Chapter 1: Using Nearfield Monitors
AUDIO FILES -- UPDATES -- LINKS -- FURTHER READING
AUDIO FILES (To download all WAV examples at once: 11MB ZIP)
- LFSineTones: (Ex1.01:WAV/MP3) Do not play this at high volumes or you may damage your speakers! This file contains a chromatic scale of sinewave tones spanning 24Hz-262Hz. This file is useful for hearing the bass response of monitoring systems, as well as distortion and turbulence anomalies. Table 1.1 in Section 1.4 gives a listing of which frequencies and pitches occur at which times in the file.
- PinkNoise: (Ex1.03:WAV/MP3) This file contains a full-range pink-noise test signal, which can be used (amongst many other things) to highlight the comb-filtering between the different drivers of a multi-driver speaker.
- StereoTest: (Ex1.02:WAV/MP3) This file contains a repeating pattern of four noise bursts: the first only in the left channel; the second only in the right channel; the third in both channels; and the fourth in both channels, but with the right channel out of polarity with the left channel. You can use this file to confirm correct stereo speaker setup and assess the stability of your phantom image.
- Corrections: On page 6, line 19, it should read "the lowest fundamental from a bass guitar is around 41Hz", not 44Hz as printed, and this assumes a regular four-string bass, as that's the fundamental frequency of its low 'E' (as shown in Table 1.1 on page 23). Also, the nodes and antinodes in Figure 1.8 on page 22 should be the opposite way round, as shown in this updated version. These issues have been corrected for the most recent reprints.
- Affordable Nearfield Monitor Systems: As discussed at length in the book, I strongly recommend unported speakers when working on a budget, and 2.1 systems also tend to be more practical and affordable for small-studio applications. In this context, my first recommendations are from Blue Sky, who sell a number of unported 2.1 systems, including the Pro Desk MkIII, Media Desk MkII, and Exo2. My own studio nearfields are an earlier incarnation of the Pro Desk system. Another good option comes from Acoustic Energy, who offer unported AE22 and Pro Sat nearfields , either of which can be combined into a 2.1 system with their Pro Sub unported subwoofer. I mention some NHT monitors in the book, but these have now been discontinued. They do still offer the Super Zero 2 mini-monitor, though, which is also unported and might still be worth investigating if your budget and/or room dimensions are particularly cramped.
- Acoustics Products: Auralex sell all manner of tried-and-tested acoustic foam products for reducing the problems of early reflections in your control room. GIK Acoustics and Real Traps sell a variety of ready-made mineral-fibre bass traps, but if you fancy saving some money by making your own, then check out the DIY wooden frames available from ATS Acoustics and Acoustimac -- the latter also do 'DIY EZ Wraps', which are bags prefabricated from acoustic fabric to fit standard 2x4-foot mineral-wool slabs.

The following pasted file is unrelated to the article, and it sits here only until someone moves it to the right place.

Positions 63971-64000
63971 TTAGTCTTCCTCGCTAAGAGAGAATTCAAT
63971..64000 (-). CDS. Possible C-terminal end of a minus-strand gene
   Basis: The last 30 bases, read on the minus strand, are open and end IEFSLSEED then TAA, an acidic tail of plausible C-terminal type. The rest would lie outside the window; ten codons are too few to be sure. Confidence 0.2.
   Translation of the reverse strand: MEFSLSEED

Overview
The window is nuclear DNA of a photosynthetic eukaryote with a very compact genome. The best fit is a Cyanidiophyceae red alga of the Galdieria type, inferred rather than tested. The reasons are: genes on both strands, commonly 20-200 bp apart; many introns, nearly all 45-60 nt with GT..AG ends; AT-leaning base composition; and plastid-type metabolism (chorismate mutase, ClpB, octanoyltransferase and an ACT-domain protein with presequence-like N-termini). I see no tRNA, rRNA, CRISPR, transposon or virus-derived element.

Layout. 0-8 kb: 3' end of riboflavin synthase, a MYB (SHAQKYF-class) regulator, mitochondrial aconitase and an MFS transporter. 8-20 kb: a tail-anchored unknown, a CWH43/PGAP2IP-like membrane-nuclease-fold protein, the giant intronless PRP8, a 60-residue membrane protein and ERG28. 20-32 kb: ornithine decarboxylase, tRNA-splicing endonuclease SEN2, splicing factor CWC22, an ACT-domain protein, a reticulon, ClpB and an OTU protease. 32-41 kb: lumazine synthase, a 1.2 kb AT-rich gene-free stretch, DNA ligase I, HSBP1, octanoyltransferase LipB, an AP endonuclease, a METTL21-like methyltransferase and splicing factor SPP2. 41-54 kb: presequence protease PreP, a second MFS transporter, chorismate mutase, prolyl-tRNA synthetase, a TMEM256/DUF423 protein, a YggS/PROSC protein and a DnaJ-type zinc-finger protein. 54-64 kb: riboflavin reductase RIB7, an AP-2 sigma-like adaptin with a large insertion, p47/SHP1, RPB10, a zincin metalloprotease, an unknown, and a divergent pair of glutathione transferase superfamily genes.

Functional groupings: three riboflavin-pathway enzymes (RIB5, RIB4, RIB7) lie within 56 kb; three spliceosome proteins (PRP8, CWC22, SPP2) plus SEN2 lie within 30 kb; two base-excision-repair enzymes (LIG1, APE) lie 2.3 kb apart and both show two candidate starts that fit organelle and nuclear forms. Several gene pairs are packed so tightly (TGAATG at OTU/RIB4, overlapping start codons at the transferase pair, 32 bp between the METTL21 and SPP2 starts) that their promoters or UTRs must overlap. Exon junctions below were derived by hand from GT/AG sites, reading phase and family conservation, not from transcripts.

- Calculating Room Modes: In the book I've already mentioned a simple way of calculating the likely resonant frequencies of a room based on its dimensions, but if you're dealing with room resonances a lot, then check out RealTraps' little ModeCalc utility, which provides a graphical overview of all three sets of room modes in a rectangular room at once.
- Monitor Mounting Products: Ultimate Support do good, cost-effective ‘Studio Stand’ monitor stands which have optional foot spikes and can be filled with sand for extra inertia. With speaker stands like this you shouldn’t really need any further monitor-isolation gadgets. However, if you’re unable to use decent solid stands, for whatever reason, then Primacoustic’s Recoil Stabilizer would certainly be worth investigating. Auralex’s Mo Pads are a cheaper alternative, but can’t provide the same additional inertia because the foam they’re made of is comparatively lightweight.
- Speaker Porting: More information on the side-effects.
- Yamaha NS10 & Auratone 5C Super Sound Cube: Here's an interesting article about the unique characteristics of the Yamaha NS10, the most famous studio nearfield monitor. Plus this excellent research paper contains exceptionally detailed laboratory tests comparing the Yamaha NS10 and Auratone 5C Super Sound Cube to three dozen different studio monitors.
- Debunking The 'Speakers On Their Sides' Myth: Sound On Sound Technical Editor Hugh Robjohns gives more detail on why speakers shouldn't normally be mounted on their sides.
- Phase & Polarity: A more detailed article on phase and polarity, with explanatory diagrams and lots of practical case-studies.
- Build Your Own Acoustic Diffuser: If you want to get more serious about diffusing reflections in your studio space, rather than just absorbing them, then check out this DIY instruction page, one of a number on the web which explain the practicalities of building a professional-grade modular diffuser as described in this BBC Research Report.
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